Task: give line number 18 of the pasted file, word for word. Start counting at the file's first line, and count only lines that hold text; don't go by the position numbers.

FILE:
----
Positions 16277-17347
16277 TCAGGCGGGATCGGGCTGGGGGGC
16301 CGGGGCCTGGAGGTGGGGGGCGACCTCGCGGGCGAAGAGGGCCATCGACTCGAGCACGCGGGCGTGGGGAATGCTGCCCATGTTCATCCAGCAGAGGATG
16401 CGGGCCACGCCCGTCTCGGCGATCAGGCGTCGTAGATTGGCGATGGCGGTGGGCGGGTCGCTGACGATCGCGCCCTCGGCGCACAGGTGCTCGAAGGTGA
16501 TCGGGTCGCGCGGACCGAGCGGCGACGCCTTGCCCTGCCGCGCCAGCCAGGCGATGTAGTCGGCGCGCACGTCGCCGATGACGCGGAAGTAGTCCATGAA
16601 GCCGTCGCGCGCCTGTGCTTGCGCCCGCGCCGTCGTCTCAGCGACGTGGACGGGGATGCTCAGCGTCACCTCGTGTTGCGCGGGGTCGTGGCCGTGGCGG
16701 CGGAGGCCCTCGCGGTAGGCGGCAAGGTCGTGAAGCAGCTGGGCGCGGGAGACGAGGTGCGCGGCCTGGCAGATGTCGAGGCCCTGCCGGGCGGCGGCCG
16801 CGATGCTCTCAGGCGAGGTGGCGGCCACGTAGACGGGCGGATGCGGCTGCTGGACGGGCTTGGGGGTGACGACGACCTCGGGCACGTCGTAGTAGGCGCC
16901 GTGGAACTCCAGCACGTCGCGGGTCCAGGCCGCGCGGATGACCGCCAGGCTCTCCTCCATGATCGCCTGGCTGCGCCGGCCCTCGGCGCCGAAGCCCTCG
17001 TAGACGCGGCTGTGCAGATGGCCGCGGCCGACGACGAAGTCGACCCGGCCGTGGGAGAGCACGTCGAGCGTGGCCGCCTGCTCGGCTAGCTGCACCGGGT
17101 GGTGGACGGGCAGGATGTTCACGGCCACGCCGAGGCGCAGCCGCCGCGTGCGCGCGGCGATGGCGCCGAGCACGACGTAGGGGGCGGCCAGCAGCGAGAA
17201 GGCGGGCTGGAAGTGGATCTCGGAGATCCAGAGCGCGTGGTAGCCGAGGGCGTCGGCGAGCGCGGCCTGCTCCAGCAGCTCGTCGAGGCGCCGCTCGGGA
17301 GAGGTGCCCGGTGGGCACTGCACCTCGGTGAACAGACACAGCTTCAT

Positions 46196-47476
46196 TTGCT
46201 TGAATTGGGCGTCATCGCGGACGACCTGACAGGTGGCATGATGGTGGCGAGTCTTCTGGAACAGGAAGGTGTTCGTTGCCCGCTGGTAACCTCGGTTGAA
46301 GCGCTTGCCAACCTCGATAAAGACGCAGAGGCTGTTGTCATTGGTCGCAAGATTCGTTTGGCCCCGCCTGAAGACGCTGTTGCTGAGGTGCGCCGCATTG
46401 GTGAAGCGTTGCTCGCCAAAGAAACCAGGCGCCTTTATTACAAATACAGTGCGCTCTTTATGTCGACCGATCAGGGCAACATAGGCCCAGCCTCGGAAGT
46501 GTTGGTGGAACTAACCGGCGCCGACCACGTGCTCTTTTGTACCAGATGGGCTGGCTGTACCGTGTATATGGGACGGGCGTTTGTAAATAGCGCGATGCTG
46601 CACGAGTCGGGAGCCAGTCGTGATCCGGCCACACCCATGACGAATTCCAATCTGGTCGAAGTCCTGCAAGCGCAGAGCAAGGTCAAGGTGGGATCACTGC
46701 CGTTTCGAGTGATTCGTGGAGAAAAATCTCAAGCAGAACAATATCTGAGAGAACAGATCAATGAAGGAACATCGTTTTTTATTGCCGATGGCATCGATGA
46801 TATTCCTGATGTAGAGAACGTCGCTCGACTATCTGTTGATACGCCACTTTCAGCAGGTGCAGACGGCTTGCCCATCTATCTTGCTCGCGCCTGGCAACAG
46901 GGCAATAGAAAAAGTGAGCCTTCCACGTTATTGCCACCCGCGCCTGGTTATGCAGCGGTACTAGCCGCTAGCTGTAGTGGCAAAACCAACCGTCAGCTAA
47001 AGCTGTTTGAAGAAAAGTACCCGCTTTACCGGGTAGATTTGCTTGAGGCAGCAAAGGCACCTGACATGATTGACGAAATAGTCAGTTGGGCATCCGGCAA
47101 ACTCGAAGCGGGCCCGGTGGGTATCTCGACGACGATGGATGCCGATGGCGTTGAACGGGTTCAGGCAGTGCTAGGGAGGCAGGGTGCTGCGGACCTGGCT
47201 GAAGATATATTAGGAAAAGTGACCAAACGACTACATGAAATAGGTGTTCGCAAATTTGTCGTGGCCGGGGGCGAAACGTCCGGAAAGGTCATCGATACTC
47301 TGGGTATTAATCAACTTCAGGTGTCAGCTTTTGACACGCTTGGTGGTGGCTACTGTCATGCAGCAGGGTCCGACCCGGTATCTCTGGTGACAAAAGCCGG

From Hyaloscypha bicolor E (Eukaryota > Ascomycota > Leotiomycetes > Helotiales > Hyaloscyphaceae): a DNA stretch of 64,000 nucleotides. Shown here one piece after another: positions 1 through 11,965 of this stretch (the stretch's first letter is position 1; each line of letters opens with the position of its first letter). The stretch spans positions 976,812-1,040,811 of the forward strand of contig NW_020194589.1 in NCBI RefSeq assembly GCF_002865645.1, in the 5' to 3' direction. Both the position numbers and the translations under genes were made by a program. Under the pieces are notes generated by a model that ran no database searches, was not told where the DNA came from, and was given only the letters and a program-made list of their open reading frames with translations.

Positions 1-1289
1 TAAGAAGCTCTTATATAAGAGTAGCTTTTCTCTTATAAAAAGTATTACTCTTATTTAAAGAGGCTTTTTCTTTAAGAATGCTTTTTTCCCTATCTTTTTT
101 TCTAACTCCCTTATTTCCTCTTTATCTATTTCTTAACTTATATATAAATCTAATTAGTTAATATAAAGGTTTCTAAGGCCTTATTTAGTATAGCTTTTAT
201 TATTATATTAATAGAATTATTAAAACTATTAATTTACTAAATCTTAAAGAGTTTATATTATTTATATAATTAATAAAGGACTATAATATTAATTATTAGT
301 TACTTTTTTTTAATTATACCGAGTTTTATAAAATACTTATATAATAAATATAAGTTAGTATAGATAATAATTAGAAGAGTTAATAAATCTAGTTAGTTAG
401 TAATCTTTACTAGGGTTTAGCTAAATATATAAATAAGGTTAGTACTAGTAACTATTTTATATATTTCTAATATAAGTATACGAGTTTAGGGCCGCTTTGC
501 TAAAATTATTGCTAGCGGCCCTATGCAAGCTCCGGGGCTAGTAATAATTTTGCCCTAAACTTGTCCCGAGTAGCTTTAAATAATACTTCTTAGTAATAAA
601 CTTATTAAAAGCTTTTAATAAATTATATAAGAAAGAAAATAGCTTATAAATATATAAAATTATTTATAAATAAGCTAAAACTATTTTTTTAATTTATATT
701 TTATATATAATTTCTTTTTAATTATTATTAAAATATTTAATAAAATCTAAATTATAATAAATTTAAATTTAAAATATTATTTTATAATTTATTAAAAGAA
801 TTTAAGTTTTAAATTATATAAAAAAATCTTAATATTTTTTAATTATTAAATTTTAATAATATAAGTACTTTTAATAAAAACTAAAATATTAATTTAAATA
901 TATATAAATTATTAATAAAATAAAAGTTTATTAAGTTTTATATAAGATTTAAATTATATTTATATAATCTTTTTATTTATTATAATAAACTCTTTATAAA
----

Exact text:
46401 GTGAAGCGTTGCTCGCCAAAGAAACCAGGCGCCTTTATTACAAATACAGTGCGCTCTTTATGTCGACCGATCAGGGCAACATAGGCCCAGCCTCGGAAGT